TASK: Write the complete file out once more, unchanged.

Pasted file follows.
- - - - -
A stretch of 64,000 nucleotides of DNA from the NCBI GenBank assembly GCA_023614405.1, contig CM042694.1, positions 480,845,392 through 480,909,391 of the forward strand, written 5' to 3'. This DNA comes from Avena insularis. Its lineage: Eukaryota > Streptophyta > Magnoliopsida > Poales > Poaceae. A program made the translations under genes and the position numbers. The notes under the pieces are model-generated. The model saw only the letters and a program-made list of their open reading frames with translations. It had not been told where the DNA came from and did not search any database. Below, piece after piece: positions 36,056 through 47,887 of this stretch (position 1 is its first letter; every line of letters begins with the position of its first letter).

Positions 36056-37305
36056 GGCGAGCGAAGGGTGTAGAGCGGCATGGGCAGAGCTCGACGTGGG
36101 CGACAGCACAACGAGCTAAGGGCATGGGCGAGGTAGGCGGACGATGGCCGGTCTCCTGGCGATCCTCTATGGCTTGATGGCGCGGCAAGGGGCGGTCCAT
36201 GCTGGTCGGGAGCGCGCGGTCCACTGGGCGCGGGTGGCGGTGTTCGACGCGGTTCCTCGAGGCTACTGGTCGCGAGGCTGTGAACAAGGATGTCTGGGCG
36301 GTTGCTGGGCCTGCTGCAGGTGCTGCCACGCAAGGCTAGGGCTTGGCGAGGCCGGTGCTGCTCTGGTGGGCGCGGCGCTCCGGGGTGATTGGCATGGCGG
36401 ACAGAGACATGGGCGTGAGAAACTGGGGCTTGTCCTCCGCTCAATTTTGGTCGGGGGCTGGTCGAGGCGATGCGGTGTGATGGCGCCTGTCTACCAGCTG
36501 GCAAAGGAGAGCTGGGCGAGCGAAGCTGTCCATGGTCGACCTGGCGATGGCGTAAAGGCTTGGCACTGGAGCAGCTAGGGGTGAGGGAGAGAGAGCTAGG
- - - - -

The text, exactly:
A stretch of 64,000 nucleotides of DNA from the NCBI GenBank assembly GCA_023614405.1, contig CM042694.1, positions 480,845,392 through 480,909,391 of the forward strand, written 5' to 3'. This DNA comes from Avena insularis. Its lineage: Eukaryota > Streptophyta > Magnoliopsida > Poales > Poaceae. A program made the translations under genes and the position numbers. The notes under the pieces are model-generated. The model saw only the letters and a program-made list of their open reading frames with translations. It had not been told where the DNA came from and did not search any database. Below, piece after piece: positions 36,056 through 47,887 of this stretch (position 1 is its first letter; every line of letters begins with the position of its first letter).

Positions 36056-37305
36056 GGCGAGCGAAGGGTGTAGAGCGGCATGGGCAGAGCTCGACGTGGG
36101 CGACAGCACAACGAGCTAAGGGCATGGGCGAGGTAGGCGGACGATGGCCGGTCTCCTGGCGATCCTCTATGGCTTGATGGCGCGGCAAGGGGCGGTCCAT
36201 GCTGGTCGGGAGCGCGCGGTCCACTGGGCGCGGGTGGCGGTGTTCGACGCGGTTCCTCGAGGCTACTGGTCGCGAGGCTGTGAACAAGGATGTCTGGGCG
36301 GTTGCTGGGCCTGCTGCAGGTGCTGCCACGCAAGGCTAGGGCTTGGCGAGGCCGGTGCTGCTCTGGTGGGCGCGGCGCTCCGGGGTGATTGGCATGGCGG
36401 ACAGAGACATGGGCGTGAGAAACTGGGGCTTGTCCTCCGCTCAATTTTGGTCGGGGGCTGGTCGAGGCGATGCGGTGTGATGGCGCCTGTCTACCAGCTG
36501 GCAAAGGAGAGCTGGGCGAGCGAAGCTGTCCATGGTCGACCTGGCGATGGCGTAAAGGCTTGGCACTGGAGCAGCTAGGGGTGAGGGAGAGAGAGCTAGG